Some authors think of edits as torture, a necessary evil. Me, I love edits. Oh, don't get me wrong, it hurts when my editors tell me to cut this sentence or even a paragraph. I worked hard over those words. The story is my baby, my life. I spent hours, days, weeks, even years laboring over it.
Sometimes I look at the manuscript and all I see is red. What the heck, it couldn't be that bad, could it? Is the editor picking on me?
One of the most important things to remember when doing edits is to keep an open mind. I like to paraphrase rather than use thoughts. That means I use the word she a lot. The reason I dislike thoughts, well two reasons, actually - 1. editors like to put thoughts into Italics. - I dislike italics - no, I hate italics. Nothing takes me out of a story worse than italics. They distract me and that's not something you want to do with a reader. Most of the books I've read about writing say- don't use them. (and I've read a lot of books on writing, Donald Maass for one). The other reason I don't like them is thoughts also distract me. So instead of writing, I hated when he does that, I write She hated when he did that. Eliminates the need for italics and I. To me it reads much better. However, my editor doesn't like all the shes. Okay I know I use a lot of them and truthfully, I don't see a problem with it. The sentences make sense. Readers know they're thoughts. They don't need italics to tell them. I try hard to avoid thoughts that need italics, but sometimes you just have to use them.
Okay, back to editing. As the author, you have the final say on your work. But don't be stubborn. Your editor is there to help you make your work the best it can be. I've seldom had to disagree with my editor. Most of the time I look at what she wants to delete or change and I agree. Sometimes, it's back story. Sometimes it's just unneeded information.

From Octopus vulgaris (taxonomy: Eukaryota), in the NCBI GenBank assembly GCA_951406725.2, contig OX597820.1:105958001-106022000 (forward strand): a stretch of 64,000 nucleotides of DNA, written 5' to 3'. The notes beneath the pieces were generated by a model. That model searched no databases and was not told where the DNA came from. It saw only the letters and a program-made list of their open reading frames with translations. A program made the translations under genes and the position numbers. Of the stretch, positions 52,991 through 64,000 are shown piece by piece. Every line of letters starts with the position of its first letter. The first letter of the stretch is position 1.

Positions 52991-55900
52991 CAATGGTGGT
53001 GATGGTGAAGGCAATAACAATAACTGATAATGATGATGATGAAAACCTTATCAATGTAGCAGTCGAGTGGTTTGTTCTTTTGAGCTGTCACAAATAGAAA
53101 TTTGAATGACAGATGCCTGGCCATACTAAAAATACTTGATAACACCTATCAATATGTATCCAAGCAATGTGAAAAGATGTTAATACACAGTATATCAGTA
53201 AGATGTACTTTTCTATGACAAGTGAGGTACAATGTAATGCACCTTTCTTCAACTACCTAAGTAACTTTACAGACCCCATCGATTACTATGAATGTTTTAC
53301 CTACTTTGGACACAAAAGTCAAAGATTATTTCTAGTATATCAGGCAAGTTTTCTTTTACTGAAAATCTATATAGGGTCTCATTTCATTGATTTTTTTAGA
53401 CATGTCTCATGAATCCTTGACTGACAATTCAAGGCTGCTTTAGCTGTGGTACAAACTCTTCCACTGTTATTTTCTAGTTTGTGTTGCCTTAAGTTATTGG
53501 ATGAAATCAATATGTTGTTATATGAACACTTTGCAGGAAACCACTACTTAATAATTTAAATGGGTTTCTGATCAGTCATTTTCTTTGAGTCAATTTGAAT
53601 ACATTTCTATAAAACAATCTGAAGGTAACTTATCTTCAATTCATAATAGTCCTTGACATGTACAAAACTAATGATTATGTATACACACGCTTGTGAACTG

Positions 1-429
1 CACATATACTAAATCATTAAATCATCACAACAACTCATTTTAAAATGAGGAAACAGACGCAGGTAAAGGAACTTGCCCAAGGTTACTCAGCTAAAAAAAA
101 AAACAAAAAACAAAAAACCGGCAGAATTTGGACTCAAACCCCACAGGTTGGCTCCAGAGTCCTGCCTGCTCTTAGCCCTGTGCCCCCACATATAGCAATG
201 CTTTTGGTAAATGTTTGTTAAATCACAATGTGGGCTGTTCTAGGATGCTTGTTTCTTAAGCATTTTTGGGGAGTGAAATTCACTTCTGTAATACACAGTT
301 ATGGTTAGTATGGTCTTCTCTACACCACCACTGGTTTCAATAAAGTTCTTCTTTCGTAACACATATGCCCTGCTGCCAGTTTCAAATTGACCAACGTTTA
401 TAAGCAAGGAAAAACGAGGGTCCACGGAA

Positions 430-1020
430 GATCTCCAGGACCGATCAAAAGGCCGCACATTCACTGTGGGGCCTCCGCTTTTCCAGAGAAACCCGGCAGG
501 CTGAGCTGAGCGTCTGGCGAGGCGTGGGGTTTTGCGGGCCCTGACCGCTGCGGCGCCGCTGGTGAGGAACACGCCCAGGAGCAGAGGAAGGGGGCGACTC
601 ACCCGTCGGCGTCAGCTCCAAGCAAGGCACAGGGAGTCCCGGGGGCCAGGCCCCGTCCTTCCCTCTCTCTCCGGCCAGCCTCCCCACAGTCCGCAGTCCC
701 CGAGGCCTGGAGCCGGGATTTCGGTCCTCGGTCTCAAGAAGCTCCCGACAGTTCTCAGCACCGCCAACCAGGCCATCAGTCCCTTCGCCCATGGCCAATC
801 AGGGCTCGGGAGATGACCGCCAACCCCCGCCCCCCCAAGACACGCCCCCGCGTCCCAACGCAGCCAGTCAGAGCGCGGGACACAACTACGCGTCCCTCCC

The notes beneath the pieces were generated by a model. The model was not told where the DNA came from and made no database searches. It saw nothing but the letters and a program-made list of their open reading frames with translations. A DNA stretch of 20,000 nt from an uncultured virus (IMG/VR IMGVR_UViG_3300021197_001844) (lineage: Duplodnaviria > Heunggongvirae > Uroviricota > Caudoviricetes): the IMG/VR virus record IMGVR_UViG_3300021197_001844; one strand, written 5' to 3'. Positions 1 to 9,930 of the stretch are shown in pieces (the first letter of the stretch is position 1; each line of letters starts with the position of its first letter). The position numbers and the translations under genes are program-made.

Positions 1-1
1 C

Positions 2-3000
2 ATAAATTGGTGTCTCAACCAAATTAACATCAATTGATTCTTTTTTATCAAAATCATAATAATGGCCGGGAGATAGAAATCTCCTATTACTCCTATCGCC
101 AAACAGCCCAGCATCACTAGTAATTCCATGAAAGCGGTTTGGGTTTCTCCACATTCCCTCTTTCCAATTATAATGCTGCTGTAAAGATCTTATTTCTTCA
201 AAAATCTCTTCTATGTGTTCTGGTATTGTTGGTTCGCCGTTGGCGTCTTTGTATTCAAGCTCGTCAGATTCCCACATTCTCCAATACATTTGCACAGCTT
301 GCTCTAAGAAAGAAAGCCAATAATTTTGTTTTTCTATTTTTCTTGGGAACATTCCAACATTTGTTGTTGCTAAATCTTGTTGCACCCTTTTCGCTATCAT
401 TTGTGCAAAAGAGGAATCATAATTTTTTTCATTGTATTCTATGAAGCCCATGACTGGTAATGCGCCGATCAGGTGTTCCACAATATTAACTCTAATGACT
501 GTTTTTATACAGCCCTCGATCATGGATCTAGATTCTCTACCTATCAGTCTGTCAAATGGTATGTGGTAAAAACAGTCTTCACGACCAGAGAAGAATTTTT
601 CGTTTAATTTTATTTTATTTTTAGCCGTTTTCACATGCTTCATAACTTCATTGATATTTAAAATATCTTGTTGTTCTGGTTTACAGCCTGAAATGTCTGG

Another reason I like edits, it gives me a chance to change things that don't sound right to me or maybe add something that will add to the story - No, I'm not talking about pages or chapters. I'm talking about a sentence or two that might add tension or help clarify what you're talking about.
Once you're done with edits, you send them back to the editor. They might go back and forth several times before you both agree and are satisfied with the final manuscript. Ha, that's not the final manuscript at all. Now comes line edits. A different editor goes through what you and your content editor just agreed is the best manuscript. The line editor will go through line by line and suggest changes that are sometimes repetitive sentences etc. They also make sure all the commas, periods, and spelling is correct. If a sentence doesn't make sense to them, they'll suggest you change it. Again, it's your work, but keep an open mind. Think of the line editor as one of your readers. If she/he thinks it doesn't sound right, so will your reader. I seldom disagree with my line editor. Unless I have a character that speaks in a certain way,I'll usually take the suggestion.
Now comes the final galley. This is it. This is what your book is going to look like. This is your responsibility to make sure that every i is dotted and every t is crossed - so to speak. Look for spelling, commas, periods and yes, sometimes wrong words here or there. This is the last opportunity to make your book the best it's going to be. Final galleys aren't for changing sentences or paragraphs or adding to the story. Go through the final galley carefully. Even editors, no matter how good they are, miss things. A misspelled word, missing comma, etc. No one is perfect. It's the last polish before your editor sends the book off for publishing.
Think of edits as a way to improve your manuscript, not to destroy it. Editors want to work with you, not against you.